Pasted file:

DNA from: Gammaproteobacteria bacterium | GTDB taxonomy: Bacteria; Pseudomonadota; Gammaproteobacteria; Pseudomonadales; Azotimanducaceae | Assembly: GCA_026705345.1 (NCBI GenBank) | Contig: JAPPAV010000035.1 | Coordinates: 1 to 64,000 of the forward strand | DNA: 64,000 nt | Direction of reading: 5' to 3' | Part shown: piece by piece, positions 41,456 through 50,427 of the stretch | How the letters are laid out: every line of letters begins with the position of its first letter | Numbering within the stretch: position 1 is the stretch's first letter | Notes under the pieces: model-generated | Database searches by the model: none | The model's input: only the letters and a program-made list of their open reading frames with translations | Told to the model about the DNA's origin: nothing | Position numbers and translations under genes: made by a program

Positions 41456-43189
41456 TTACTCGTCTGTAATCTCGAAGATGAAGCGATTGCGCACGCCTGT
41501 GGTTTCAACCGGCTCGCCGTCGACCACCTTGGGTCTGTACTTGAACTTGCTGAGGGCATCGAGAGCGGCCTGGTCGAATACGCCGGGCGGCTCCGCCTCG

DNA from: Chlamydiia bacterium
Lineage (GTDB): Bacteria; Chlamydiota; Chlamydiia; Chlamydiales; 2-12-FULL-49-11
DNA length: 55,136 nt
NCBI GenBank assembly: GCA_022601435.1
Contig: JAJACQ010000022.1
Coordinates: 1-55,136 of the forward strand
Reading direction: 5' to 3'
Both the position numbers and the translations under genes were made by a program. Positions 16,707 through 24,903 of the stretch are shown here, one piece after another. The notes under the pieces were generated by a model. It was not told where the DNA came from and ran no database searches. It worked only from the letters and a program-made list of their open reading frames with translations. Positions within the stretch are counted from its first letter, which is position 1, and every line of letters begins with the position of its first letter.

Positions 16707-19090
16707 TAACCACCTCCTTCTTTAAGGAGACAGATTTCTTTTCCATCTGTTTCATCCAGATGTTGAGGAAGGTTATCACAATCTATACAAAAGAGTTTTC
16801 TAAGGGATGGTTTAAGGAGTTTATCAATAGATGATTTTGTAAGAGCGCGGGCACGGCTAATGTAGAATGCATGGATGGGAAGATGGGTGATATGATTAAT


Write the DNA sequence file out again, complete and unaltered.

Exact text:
DNA from: Gammaproteobacteria bacterium | GTDB taxonomy: Bacteria; Pseudomonadota; Gammaproteobacteria; Pseudomonadales; Azotimanducaceae | Assembly: GCA_026705345.1 (NCBI GenBank) | Contig: JAPPAV010000035.1 | Coordinates: 1 to 64,000 of the forward strand | DNA: 64,000 nt | Direction of reading: 5' to 3' | Part shown: piece by piece, positions 41,456 through 50,427 of the stretch | How the letters are laid out: every line of letters begins with the position of its first letter | Numbering within the stretch: position 1 is the stretch's first letter | Notes under the pieces: model-generated | Database searches by the model: none | The model's input: only the letters and a program-made list of their open reading frames with translations | Told to the model about the DNA's origin: nothing | Position numbers and translations under genes: made by a program

Positions 41456-43189
41456 TTACTCGTCTGTAATCTCGAAGATGAAGCGATTGCGCACGCCTGT
41501 GGTTTCAACCGGCTCGCCGTCGACCACCTTGGGTCTGTACTTGAACTTGCTGAGGGCATCGAGAGCGGCCTGGTCGAATACGCCGGGCGGCTCCGCCTCG

DNA from: Chlamydiia bacterium
Lineage (GTDB): Bacteria; Chlamydiota; Chlamydiia; Chlamydiales; 2-12-FULL-49-11
DNA length: 55,136 nt
NCBI GenBank assembly: GCA_022601435.1
Contig: JAJACQ010000022.1
Coordinates: 1-55,136 of the forward strand
Reading direction: 5' to 3'
Both the position numbers and the translations under genes were made by a program. Positions 16,707 through 24,903 of the stretch are shown here, one piece after another. The notes under the pieces were generated by a model. It was not told where the DNA came from and ran no database searches. It worked only from the letters and a program-made list of their open reading frames with translations. Positions within the stretch are counted from its first letter, which is position 1, and every line of letters begins with the position of its first letter.

Positions 16707-19090
16707 TAACCACCTCCTTCTTTAAGGAGACAGATTTCTTTTCCATCTGTTTCATCCAGATGTTGAGGAAGGTTATCACAATCTATACAAAAGAGTTTTC
16801 TAAGGGATGGTTTAAGGAGTTTATCAATAGATGATTTTGTAAGAGCGCGGGCACGGCTAATGTAGAATGCATGGATGGGAAGATGGGTGATATGATTAAT